How do we develop new features?
The process described here is the process we use for managing work specific to individual clients (implemented by our Projects team). The process for products work is slightly different.
The general objectives of the process are as follows:
- Agility: to provide us the ability to respond to change, by delivering change incrementally and at low risk
- Visibility: to enable us to let our clients know at all times the status of all work relevant to them
- Control: to give our clients an effective means by which to prioritise the work relevant to them
BeBanjo follows a Kanban workflow for software development, by adhering to these 3 principles:
- Visualising the workflow
- Limiting work in progress
- Measuring and managing cycle time
We are going to focus on the first two steps in this document.
There are several stages to our process, and each piece of work follows all stages, visualised from left to right on a Kanban board:
- Your Technical Account Manager (TAM) uses Trello to track the ideas and requests.
- The TAMs meet regularly to review all our clients’ plans and timelines, to ensure we’re proactively getting issues into Next.
Analysis and design
- Your TAM will work closely with you in order to completely understand your needs and any problems you’re trying to solve.
- A Technical Lead (TL) will work with the TAM to identify different solutions, evaluate their trade-offs and propose the best ones to you; the TL will also provide a t-shirt size estimate (XS, S or M) for the work.
- When a solution is agreed upon between you, a TL and your TAM, then one or more GitHub issues will be created.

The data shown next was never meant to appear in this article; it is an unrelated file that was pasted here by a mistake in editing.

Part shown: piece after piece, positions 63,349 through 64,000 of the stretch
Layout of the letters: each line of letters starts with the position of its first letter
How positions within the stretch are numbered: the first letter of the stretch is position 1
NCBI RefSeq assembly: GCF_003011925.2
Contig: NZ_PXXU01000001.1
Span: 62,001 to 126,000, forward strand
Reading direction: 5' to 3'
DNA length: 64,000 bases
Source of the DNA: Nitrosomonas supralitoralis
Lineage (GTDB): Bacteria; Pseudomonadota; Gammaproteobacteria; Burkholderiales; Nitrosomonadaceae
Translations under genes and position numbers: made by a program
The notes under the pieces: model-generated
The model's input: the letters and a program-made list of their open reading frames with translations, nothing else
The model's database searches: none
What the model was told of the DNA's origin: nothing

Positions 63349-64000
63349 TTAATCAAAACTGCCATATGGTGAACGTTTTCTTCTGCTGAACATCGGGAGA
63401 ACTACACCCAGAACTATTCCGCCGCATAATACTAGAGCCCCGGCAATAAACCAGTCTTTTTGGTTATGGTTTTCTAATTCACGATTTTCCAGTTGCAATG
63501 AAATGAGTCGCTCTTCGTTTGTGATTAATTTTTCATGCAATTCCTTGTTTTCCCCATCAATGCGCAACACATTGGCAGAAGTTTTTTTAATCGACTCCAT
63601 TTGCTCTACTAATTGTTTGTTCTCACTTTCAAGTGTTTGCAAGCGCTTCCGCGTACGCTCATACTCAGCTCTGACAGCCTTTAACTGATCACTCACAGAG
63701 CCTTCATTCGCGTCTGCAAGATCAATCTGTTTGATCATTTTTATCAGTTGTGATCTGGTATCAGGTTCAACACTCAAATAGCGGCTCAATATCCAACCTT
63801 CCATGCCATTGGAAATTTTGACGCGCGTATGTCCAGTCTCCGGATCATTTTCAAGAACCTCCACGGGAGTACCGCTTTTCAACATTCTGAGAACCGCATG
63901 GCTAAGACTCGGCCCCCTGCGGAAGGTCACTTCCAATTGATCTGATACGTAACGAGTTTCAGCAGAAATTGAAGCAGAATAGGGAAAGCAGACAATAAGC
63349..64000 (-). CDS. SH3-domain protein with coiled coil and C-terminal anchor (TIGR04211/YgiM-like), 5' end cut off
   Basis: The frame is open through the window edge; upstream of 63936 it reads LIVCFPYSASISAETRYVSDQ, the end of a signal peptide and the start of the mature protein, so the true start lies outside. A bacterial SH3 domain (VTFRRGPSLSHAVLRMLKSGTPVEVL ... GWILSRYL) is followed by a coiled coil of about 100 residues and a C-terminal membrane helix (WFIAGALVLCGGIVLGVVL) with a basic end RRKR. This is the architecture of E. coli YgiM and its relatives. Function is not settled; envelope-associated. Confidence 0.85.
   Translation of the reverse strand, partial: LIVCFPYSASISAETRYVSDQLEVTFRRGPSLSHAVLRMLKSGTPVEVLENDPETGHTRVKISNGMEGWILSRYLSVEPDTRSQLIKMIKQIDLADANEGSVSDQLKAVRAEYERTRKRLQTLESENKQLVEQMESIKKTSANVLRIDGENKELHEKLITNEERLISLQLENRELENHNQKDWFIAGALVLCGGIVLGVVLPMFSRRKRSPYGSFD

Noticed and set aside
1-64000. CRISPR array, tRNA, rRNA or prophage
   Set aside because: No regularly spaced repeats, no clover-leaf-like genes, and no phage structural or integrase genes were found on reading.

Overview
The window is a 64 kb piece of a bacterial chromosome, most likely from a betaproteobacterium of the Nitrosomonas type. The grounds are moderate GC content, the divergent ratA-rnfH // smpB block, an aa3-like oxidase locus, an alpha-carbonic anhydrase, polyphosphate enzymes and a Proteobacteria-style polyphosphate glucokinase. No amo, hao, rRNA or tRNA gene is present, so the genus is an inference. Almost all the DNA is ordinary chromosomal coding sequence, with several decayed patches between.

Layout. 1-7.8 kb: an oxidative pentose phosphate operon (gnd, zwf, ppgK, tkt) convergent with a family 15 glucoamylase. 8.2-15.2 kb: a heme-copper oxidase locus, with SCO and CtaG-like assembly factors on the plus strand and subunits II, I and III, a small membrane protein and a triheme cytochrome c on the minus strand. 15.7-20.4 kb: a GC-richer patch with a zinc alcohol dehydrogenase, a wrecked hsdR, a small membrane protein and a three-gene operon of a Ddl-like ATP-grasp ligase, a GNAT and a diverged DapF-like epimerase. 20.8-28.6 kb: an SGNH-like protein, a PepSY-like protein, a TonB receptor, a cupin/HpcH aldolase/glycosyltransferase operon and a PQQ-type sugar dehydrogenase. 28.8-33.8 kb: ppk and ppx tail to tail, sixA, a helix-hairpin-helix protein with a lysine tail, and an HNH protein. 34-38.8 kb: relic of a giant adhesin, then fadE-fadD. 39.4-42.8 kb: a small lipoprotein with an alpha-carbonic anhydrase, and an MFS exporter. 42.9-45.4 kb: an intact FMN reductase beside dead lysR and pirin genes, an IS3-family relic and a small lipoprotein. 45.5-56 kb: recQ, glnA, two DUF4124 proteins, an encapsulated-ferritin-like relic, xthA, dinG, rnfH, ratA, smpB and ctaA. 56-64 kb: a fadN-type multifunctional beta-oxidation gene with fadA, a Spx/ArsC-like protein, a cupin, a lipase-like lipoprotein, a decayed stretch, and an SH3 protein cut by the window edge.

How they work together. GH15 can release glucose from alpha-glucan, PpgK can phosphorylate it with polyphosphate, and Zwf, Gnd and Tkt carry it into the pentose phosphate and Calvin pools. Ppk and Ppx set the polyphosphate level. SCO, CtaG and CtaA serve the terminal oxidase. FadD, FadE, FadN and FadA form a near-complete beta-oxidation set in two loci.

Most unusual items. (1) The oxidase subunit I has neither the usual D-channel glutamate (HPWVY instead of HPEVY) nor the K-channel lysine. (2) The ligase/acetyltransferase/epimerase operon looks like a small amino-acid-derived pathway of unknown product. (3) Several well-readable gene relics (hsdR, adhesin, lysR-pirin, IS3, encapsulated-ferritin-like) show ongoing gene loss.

Issues describe the solution in detail and without ambiguity. They implement the smallest amount of functionality that can be released independently of any other issue to provide actual value to you.
- A TL reviews the GitHub issue to ensure the requirement and solution is clearly stated and that everything (where possible) a developer needs is contained in the issue.
- If the t-shirt size estimate is large, then the TL will work with your TAM to either reduce the scope of the changes or split the issue into smaller pieces to reduce it to medium (or smaller).
- The reason for this is that it’s agile good practice, designed to keep risk low, to monitor progress accurately and to avoid conflicts between changes made in parallel in different parts of the application.
- A solution can be divided into several small issues, provided they are not interdependent and provide value by themselves.
- Smaller issues often allow users to begin testing a subset of the solution sooner.
- Once the TL is satisfied with the issue they move to the Next stage, meaning it’s ready for development.
Next (ready for development)
- Issues at the Next stage can be considered as your backlog.
- Your TAM will work with you to prioritise items in your backlog, agree funding, etc.
- The TAMs meet each Tuesday to agree which issues from all of Next will be moved to To-Do.
- A number of issues are moved to To-Do each week, based on the capacity and velocity of the Projects team at the time.
- The TAMs try to ensure that everything in To-Do has an equal priority.